For many in northern Indiana, this has been a winter of discontent – filled with endless waiting until the snow melts, until temperatures creep above freezing for more than a few hours at a time.
For the region’s gardeners, add worrying to the waiting. They are worrying about what might have happened to their trees, shrubs and perennials as a result of the harsh weather – especially if those gardeners got a bit exuberant in their planting during the last couple of years.
In 2012, the U.S. Department of Agriculture reclassified much of the Fort Wayne area from growing Zone 5b to Zone 6a, basing the change on warmer minimum wintertime temperature averages between 1976 and 2005.
The change may have led some people to plant less-cold-tolerant species, believing they would survive. This winter, however, might lead to some rethinking.
Nick Greenawalt, meteorologist with the National Weather Service’s northern Indiana office in Syracuse, says both January and February of 2014 had lows at and below the low end of the old zone.
Fort Wayne, he says, had four days in January and February when the low temperature hit minus 15 degrees or below and 19 days when the low temperature was at or below zero. The lowest low was minus 16 degrees on Jan. 28 and Feb. 11.
Zone 6a is based on the coldest low temperatures averaging between minus 5 and minus 10 degrees; Zone 5b is based on those lows averaging between minus 10 and minus 15.
Our Purdue experts are telling us that it’s hard to tell how much damage may have occurred, says Dave Addison, educator for the Whitley County office of the Purdue Cooperative Extension in Columbia City. But he hopes for the best.
Most things should (survive). One nice thing about the snow is that it may have helped protect plants because it’s a constant 32 degrees and it’s a good insulator, he says. However, some may have gotten damaged. We’ll know more when it warms up eventually.
Deb Zunbrun, in sales with Arbor Farms Nursery in Fort Wayne and not a fan of the new zones, says plantings considered marginally hardy in the region are the ones most likely to see damage.
She includes among them crape myrtles, tulip trees, dogwoods, some types of magnolias and London planetrees, a European variety of sycamore touted for disease resistance.
But damage from low temperatures is only part of the picture this winter, she says.
Even things that are in the correct zones are getting damage, she says.
Evergreens in particular have been hit hard. Strong winds coupled with cold temperatures have led to browning or burning on branch tips, she says.
I’m seeing a lot of winter burn on arbor vitae, Zunbrun says, adding hemlocks, Norway spruce and white pines are other likely damage candidates.
She adds that branches on shrubs have gotten broken because of heavy snow loads – or snow falling off roofs onto foundation plantings. Also, she says, tree trunks and shrub branches have been nibbled by hungry rabbits and she expects homeowners will lose some perennials from an accumulation of ice-melting salt.
Arbor Farms still recommends only plants and trees hardy in Zone 5, Zunbrun says.
But Ed Farris says there’s been an up side to the weather. Farris is an educator for the Purdue Extension’s office in Huntington County.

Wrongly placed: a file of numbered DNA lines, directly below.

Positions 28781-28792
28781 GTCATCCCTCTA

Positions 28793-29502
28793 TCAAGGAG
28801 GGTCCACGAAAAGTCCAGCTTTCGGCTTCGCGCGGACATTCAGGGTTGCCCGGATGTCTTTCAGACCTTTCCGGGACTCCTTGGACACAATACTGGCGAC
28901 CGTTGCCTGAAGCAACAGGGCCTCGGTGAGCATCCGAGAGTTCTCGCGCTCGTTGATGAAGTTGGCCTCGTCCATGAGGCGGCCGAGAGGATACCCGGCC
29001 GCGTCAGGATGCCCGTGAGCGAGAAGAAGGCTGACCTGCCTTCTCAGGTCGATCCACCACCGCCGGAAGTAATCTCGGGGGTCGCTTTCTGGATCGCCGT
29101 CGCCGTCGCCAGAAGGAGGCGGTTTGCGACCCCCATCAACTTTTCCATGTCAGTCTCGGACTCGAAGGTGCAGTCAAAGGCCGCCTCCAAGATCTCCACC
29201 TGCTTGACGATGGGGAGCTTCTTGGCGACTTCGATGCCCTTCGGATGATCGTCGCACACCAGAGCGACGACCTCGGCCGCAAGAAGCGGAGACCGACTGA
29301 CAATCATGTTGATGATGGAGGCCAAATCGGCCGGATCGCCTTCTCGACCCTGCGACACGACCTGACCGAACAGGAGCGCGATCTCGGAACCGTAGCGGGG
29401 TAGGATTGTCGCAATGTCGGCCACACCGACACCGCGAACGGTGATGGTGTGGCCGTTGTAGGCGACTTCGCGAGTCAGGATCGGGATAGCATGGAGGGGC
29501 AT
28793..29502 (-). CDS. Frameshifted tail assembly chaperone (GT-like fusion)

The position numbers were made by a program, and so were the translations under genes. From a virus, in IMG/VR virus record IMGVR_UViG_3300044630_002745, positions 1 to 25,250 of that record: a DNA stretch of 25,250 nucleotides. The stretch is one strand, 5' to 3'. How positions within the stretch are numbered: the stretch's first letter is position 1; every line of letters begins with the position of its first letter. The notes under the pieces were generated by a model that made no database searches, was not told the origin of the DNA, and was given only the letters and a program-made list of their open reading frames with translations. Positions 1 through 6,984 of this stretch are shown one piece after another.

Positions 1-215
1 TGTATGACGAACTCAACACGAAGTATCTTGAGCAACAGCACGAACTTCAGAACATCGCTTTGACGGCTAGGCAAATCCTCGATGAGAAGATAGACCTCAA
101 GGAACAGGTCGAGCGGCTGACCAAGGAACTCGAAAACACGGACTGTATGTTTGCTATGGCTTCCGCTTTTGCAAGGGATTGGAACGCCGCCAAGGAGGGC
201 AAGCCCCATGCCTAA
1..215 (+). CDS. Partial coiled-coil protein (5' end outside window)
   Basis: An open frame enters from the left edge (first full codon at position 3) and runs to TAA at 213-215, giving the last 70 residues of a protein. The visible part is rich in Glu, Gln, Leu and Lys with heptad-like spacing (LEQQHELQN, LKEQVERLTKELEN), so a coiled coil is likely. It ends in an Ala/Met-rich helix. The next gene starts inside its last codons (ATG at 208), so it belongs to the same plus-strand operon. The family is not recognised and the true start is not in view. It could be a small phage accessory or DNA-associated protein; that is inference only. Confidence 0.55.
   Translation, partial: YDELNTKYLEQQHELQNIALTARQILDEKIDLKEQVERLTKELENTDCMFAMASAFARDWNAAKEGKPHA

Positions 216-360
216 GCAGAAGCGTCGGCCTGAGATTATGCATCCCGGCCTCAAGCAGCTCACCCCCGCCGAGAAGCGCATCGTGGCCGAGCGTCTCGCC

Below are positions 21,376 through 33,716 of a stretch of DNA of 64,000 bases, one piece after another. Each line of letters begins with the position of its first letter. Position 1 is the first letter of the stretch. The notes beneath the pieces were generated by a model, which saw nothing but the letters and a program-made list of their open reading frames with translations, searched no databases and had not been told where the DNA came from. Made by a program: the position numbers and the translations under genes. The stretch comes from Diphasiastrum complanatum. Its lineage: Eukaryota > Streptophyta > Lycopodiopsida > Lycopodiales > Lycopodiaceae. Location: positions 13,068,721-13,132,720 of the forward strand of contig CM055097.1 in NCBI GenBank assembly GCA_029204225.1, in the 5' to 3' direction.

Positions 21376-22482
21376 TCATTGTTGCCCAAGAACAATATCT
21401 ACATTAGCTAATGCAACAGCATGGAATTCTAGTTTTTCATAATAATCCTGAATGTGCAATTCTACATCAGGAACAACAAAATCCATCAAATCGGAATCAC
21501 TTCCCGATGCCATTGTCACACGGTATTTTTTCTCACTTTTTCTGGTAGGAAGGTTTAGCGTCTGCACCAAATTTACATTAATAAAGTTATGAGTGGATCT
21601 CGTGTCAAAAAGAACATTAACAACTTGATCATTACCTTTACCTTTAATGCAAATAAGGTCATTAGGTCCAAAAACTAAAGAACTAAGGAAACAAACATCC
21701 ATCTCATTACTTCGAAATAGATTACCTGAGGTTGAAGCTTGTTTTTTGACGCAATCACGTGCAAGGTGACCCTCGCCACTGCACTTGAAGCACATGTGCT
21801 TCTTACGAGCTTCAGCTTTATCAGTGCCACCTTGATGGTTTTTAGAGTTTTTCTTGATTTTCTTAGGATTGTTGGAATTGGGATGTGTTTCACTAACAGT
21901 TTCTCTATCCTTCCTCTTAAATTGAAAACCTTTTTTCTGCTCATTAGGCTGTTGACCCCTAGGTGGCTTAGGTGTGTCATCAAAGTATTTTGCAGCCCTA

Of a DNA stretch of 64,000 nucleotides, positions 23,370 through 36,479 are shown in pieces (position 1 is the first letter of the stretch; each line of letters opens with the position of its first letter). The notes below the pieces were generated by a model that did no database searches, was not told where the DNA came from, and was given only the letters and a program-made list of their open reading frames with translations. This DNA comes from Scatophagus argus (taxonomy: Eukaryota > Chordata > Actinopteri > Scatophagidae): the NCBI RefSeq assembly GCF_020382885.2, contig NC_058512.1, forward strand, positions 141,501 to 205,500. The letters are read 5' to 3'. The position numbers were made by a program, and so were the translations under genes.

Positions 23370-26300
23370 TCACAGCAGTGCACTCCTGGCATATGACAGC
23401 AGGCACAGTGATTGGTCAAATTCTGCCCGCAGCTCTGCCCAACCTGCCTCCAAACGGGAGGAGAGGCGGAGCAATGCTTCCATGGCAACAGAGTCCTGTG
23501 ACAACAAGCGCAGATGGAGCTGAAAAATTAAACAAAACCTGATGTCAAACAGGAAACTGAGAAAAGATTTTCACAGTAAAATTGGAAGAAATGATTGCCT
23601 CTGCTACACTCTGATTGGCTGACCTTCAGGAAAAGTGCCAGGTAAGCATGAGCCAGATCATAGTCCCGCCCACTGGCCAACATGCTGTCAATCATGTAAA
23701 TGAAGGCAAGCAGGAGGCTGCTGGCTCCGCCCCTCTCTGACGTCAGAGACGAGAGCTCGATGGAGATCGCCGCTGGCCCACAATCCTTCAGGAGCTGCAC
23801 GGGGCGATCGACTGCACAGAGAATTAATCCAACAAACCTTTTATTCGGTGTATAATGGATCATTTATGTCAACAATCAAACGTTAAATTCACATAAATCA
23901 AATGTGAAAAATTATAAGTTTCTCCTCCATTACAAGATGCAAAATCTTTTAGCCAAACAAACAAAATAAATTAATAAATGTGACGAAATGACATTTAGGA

The snow cover really helped the wheat crop by (providing) protection from bitter-cold temperatures, he says.
And, pest control experts are now speculating that populations of tree-damaging bag worms and emerald ash borers may drop because of the cold, he adds.
However, honeybees, already beset by disease, may have had a tough time surviving, Farris says, and not all plants are out of the woods.
Grape arbors, fruit and flowering trees might already have been suffering because of temperatures below minus 10, Farris says. Further damage might occur in upcoming weeks as plants come out of dormancy if a quick thaw is followed by temperatures below freezing, he adds. The best-case scenario is a long, slow thaw.
Indeed, Purdue experts are predicting a colder-than-normal March.
The snow and cold of winter usually continues into the first half of March. Based on the latest weather outlook, it could even persist late into the month, says Ken Scheeringa, associate state climatologist for the Indiana State Climate Office at Purdue.
He says forecasters expect a slightly drier start to the month, but are less sure about precipitation in the second half of the month.
Susan Littlefield, horticulture editor for the National Gardening Association in Williston, Vt., says Midwest gardeners need to be extra-patient this year. Some plants that appear dead or damaged might rebound with enough time.
She points out that zones are based on averages and trends, not an individual winter and survival can depend on soils and site selection as well as temperatures. But she also recommends erring on the side of caution if replacing plants.
When I think about planting long-term plants like trees and shrubs or a hedge, I tend to be real conservative and stick to the colder zone ratings. I don’t want to have a tree that grows for 10 years and then gets zapped in a cold winter, she says. Perennials and ornamental grasses are not as much of an investment, and you can be more experimental.
Here in Huntington, I haven’t heard of a lot of people changing what they’re planting because of (the new) zones, he says. I think a lot of people are skeptical and want to make sure they have success.